From Artist's Palette, we drove north towards the Furnace Creek Visitor Center and took a right on California 190 for the short drive to Zabriskie Point. This is one of the most popular views in the park.
Zabriskie Point: The overlook is a short walk uphill from the parking area. Wind and rain have shaped rock into dramatic contours that can be seen from this site. It's a maze of vibrantly colored badlands.
In this area of Death Valley are large deposits of colemanite and uluxite; minerals referred to as borax. Starting in 1882, multiple mining claims were made in this area. One of the earliest successful mining operations was the Harmony Borax Works from 1883-1888.
Twenty Mule Team Canyon. This road is on the right traveling south from Zabriskie Point. It is an unpaved 2.7 mile, one-way, loop through the badlands. It is named for the method used to deliver mined borax from Death Valley to railroad depots 165 miles east of the park in the late 1880s.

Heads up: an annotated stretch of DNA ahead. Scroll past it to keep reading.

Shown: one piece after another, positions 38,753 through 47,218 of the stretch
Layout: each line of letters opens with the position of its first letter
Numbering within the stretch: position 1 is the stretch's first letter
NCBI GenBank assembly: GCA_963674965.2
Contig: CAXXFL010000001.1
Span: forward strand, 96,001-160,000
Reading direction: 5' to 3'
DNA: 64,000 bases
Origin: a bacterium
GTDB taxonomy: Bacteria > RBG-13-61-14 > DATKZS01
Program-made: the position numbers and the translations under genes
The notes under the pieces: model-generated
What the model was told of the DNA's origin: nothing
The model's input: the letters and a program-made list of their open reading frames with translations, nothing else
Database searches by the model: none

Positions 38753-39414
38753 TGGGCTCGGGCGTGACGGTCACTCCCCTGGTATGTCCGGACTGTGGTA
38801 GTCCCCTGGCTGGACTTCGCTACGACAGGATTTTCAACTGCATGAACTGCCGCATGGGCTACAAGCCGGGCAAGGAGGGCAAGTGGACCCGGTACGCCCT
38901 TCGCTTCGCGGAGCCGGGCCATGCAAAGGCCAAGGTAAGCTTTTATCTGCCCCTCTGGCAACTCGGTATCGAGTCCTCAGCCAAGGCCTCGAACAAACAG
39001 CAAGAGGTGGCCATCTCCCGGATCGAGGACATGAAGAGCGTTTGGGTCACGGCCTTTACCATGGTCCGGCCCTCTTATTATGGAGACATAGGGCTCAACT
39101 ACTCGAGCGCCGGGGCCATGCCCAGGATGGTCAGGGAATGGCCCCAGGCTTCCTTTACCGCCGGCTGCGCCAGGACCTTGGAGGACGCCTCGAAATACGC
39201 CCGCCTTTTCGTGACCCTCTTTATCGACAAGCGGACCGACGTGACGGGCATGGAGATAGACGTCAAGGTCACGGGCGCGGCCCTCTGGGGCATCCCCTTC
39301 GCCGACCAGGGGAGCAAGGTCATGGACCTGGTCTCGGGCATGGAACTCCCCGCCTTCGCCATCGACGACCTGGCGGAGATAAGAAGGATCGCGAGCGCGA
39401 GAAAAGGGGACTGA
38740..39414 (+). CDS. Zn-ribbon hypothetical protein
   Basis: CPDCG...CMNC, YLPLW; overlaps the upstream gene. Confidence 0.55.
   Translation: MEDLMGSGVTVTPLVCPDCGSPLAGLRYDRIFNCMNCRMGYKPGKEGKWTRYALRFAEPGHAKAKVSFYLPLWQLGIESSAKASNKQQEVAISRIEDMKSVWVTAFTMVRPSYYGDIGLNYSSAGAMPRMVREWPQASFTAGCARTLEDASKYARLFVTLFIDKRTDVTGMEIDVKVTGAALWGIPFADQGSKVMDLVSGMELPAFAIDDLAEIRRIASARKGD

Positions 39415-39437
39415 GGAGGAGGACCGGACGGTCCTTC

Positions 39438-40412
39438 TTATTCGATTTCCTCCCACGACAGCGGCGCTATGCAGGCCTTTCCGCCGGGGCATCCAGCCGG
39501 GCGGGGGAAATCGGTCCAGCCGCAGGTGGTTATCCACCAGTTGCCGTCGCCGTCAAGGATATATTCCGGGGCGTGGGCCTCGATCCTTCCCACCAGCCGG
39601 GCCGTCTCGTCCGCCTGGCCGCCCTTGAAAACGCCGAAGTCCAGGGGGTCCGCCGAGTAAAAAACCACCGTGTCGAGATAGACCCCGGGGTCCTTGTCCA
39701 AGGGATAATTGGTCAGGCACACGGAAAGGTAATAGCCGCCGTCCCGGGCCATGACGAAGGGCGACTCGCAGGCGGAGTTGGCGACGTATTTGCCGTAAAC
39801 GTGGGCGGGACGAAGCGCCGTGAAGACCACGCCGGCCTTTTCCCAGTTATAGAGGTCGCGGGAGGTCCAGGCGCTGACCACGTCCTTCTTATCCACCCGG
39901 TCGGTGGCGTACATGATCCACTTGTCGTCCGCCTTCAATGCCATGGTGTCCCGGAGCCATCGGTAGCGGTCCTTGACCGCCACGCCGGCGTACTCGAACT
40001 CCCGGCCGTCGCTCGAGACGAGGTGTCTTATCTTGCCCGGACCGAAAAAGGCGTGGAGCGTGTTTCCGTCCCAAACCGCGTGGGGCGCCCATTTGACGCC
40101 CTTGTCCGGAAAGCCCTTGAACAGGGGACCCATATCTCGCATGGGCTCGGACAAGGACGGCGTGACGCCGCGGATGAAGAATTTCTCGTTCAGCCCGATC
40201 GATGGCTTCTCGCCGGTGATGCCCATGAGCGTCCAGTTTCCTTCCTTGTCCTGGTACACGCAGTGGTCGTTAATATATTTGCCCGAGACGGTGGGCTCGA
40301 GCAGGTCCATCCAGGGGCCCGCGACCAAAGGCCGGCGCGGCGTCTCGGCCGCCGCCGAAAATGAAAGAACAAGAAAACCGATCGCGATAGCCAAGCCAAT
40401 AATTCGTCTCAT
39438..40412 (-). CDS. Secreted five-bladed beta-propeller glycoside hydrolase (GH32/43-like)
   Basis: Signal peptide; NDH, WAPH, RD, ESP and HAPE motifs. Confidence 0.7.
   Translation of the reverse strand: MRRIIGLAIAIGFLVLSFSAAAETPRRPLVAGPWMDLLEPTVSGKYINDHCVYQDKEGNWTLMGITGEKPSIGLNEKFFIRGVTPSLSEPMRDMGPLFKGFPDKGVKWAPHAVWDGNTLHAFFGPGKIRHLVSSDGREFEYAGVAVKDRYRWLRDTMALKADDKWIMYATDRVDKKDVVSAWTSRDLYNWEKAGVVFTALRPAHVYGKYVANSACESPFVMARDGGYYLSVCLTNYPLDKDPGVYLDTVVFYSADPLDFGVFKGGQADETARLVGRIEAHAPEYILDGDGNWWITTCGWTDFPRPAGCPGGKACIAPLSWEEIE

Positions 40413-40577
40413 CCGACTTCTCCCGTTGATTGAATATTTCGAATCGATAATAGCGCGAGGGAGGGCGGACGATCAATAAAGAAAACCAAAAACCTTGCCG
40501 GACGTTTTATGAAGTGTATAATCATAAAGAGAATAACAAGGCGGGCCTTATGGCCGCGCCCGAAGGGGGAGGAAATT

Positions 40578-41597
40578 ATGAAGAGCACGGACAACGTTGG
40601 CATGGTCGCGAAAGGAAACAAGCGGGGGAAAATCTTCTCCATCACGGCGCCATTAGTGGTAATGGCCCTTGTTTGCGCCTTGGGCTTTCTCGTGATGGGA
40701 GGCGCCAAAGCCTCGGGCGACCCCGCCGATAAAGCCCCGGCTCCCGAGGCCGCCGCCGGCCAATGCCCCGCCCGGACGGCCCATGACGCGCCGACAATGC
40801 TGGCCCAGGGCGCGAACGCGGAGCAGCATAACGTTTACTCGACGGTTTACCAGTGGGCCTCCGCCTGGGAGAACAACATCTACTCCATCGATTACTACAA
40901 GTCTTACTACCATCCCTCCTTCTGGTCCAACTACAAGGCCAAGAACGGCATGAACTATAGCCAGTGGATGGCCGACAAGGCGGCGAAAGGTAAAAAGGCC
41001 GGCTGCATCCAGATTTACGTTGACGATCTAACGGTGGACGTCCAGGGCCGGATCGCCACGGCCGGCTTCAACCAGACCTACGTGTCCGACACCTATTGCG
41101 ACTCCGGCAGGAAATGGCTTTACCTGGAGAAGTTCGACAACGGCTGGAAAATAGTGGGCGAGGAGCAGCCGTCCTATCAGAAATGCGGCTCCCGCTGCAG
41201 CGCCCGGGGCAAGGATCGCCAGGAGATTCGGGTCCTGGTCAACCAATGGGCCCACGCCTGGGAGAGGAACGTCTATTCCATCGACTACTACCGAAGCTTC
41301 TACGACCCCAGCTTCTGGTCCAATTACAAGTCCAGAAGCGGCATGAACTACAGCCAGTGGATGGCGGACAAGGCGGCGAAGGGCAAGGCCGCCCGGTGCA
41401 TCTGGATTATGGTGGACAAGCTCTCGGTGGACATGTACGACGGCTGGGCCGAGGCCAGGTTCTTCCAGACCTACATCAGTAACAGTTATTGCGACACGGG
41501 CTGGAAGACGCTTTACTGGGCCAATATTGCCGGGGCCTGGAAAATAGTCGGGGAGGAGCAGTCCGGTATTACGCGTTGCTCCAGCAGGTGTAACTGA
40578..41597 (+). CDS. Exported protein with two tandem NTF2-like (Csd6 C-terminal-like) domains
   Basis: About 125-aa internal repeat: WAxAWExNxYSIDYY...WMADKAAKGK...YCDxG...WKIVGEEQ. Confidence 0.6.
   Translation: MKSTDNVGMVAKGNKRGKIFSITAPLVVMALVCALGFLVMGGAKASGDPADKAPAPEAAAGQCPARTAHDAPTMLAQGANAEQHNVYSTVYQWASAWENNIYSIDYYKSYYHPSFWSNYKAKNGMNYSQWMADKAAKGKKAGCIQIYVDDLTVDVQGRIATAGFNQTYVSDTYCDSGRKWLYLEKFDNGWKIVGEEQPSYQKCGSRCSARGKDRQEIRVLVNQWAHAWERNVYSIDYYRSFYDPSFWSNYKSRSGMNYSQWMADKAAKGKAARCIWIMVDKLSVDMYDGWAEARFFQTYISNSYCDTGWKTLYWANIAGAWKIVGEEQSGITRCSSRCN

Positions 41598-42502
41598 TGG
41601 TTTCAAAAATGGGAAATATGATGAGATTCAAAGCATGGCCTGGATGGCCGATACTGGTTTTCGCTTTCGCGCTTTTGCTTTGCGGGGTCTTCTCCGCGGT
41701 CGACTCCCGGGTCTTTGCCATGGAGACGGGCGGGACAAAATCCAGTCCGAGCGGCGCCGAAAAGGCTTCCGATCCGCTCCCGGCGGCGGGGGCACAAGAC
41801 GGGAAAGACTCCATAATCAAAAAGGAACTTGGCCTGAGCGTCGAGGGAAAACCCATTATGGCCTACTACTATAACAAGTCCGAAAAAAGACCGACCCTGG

The team consisted of 18 mules and two horses that pulled large wagons that held 10 short tons of borax. The wagons had 7' rear wheels made of iron, were 16' in length, and weighed 7,800 pounds empty. Two wagons were loaded with borax and the third held water and food for both the mules and humans. When loaded, the entire wagon train weighed over 73,000 pounds and was approximately 180' long (including the mules). No wagon ever broke down! By 1890, borax was transported by rail.
Photos of the Twenty Mule Team Canyon.
The landscape here is so interesting, even other-worldly in some places. We are looking forward to exploring more areas in the park.
Admission to the Death Valley National Park is $20/vehicle for a 7-day pass. John's senior pass gets us in for free.